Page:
26th -28th February
Distance – 281km
Total distance – 1585km
Days 20 and 21
Away from La Barrancas on the coast, we had a couple of days of dead straight roads. Once on to the La Purisima – Ciudad Insurgentes road, the asphalt did not deviate, it was arrow straight, bisecting one long rolling hill after another for 90km. Apart from the distant mountains to the east, the landscape was pretty featureless, extensive cattle ranchos being the predominant land use.
From about 30km out of Insurgentes, we entered an intensively farmed zone. There were irrigated fields of tomatoes, oranges, potatoes and many other fruits and vegetables. The region was bone dry and dust whipped off the cultivated fields, sometimes as willy-willies (mini tornadoes).
Insurgentes is a vibrant rural centre – plenty of activity, many restaurants and we found a good hotel with WiFi to catch up on communications.
Out of Insurgentes the straight road continued for another 80km; the big difference being that it rained for most of Day 21. From Insurgentes we rejoined MEX1, and the traffic became much heavier. After 28km we reached what seemed to be the twin town of Insurgentes, Cuidad Constitucion, which was a slightly larger rural centre.
Day 21 was a case of keeping turning the pedals, but remaining alert to the constant traffic. By 4pm we reached the end of the big straight at small village called Santa Rita. Wet and cold, we sought refuge and a snack in the only roadside cafe, feeling pretty over the rain at this stage. There were no signs of the weather abating, so rather than continue and camp in the wet, somewhere off the side of the road, the woman who ran the cafe offered a room for us to stay. We had no hesitation in accepting. It was just a free-standing room with a concrete floor, but it was a safe, warm place to camp.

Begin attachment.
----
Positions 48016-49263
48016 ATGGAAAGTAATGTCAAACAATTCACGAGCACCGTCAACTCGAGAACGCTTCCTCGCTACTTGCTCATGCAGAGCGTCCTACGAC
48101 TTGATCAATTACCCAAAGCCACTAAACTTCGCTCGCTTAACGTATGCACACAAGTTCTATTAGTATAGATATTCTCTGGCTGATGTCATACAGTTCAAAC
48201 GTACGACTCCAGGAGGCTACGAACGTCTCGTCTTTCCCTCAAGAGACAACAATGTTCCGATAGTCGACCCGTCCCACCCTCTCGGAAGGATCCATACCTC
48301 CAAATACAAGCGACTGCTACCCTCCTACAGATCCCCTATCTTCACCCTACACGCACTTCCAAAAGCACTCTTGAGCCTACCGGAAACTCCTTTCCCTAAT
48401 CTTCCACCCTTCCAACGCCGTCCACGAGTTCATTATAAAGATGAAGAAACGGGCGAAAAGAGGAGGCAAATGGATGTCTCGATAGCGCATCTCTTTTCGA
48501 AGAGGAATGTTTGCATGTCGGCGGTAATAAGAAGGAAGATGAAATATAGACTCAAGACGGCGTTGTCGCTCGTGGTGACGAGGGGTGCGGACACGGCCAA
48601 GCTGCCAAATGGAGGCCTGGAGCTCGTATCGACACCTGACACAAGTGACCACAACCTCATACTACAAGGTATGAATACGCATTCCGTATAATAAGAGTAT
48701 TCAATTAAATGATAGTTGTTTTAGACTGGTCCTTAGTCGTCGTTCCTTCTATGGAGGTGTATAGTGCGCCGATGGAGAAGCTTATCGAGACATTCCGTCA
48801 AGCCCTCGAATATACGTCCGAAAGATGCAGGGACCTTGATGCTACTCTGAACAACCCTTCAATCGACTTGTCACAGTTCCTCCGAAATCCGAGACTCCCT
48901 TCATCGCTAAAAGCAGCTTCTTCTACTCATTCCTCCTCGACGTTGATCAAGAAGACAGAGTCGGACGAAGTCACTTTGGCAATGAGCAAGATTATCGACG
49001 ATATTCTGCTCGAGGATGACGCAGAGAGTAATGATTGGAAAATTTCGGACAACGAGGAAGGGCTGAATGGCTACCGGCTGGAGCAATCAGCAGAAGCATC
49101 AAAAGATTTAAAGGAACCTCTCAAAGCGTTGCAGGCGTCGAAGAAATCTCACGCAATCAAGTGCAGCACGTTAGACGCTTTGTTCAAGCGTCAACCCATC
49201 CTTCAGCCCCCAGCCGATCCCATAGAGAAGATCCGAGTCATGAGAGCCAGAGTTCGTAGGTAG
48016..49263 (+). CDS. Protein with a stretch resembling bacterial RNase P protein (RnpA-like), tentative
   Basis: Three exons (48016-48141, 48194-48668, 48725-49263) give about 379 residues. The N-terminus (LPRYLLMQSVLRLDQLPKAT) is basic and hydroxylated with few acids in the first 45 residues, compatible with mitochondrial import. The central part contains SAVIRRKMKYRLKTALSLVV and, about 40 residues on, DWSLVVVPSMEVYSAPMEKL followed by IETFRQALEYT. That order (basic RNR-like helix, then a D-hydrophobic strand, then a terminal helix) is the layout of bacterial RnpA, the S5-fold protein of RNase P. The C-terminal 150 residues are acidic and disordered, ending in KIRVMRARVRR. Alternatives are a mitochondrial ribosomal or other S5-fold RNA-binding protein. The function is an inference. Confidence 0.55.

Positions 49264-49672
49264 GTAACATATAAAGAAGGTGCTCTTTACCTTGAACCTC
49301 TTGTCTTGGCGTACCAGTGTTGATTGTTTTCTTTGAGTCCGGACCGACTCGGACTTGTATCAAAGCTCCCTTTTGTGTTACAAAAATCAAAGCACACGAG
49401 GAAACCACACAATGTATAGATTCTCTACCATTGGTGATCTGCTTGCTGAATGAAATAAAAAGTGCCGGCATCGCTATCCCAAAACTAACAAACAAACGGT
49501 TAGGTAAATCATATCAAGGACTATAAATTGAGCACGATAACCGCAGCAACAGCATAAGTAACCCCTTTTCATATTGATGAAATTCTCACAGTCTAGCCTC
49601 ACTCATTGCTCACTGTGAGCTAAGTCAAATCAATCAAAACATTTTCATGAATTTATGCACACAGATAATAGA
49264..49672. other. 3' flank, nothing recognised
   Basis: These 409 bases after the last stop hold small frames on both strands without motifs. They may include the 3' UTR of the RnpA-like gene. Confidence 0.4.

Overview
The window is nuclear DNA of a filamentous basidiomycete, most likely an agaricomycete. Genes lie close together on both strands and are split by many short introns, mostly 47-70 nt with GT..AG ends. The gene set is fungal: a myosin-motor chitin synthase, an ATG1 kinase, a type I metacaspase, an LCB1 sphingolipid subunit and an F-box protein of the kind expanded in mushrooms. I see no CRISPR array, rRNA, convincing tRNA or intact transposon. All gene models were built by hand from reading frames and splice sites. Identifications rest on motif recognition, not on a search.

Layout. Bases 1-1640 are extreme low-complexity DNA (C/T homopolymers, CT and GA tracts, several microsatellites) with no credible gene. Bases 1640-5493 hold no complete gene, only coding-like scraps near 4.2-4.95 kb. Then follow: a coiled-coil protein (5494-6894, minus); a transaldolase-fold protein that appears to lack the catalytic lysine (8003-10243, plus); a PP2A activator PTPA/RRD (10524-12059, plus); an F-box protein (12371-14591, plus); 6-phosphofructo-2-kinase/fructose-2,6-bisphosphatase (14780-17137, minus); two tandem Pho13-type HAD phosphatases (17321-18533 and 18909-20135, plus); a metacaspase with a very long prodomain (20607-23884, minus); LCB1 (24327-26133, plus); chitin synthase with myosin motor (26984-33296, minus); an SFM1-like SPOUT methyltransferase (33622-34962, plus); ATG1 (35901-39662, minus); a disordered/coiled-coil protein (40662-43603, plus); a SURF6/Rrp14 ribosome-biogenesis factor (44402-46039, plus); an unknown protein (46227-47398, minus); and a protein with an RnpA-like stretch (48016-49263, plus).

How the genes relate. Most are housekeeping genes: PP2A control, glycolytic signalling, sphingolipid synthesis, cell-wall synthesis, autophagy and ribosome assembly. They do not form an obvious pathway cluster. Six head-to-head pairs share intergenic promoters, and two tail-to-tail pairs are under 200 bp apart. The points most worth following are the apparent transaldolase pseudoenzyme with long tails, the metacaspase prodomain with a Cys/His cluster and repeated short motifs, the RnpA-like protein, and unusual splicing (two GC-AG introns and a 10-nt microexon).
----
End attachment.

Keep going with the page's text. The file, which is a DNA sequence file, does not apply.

The penultimate day was cool and overcast with a brisk tail wind. With 157km to go down the main road, if we really wanted to finish the journey, it would have been possible to get it done and arrive two days early. However we were in no great hurry and took our time.
Finding a campsite near the main road wasn’t going to be easy, so, after 77km we turned off the busy road and took a diversion towards the Pacific Ocean for one last time. The dirt road was sandy and corrugated as it wound a path over what would have once been sand dunes, 15km to the beach. It was a magical ride, such a contrast to running with the traffic along the MEX1. From the small lighthouse we headed south on a rough unmade dirt road, running parallel to the coast.
The campsite we have chosen for our last night of this tour is beside some ruins of a farmhouse, adjacent to a dry creek bed. Sheltering from the wind, I can just hear the waves crashing on the shoreline.
Tomorrow we will continue along this rocky, stony track, perhaps for about 6km, before rejoining a graded road for about 40km, and then finally back on to MEX1 and into La Paz.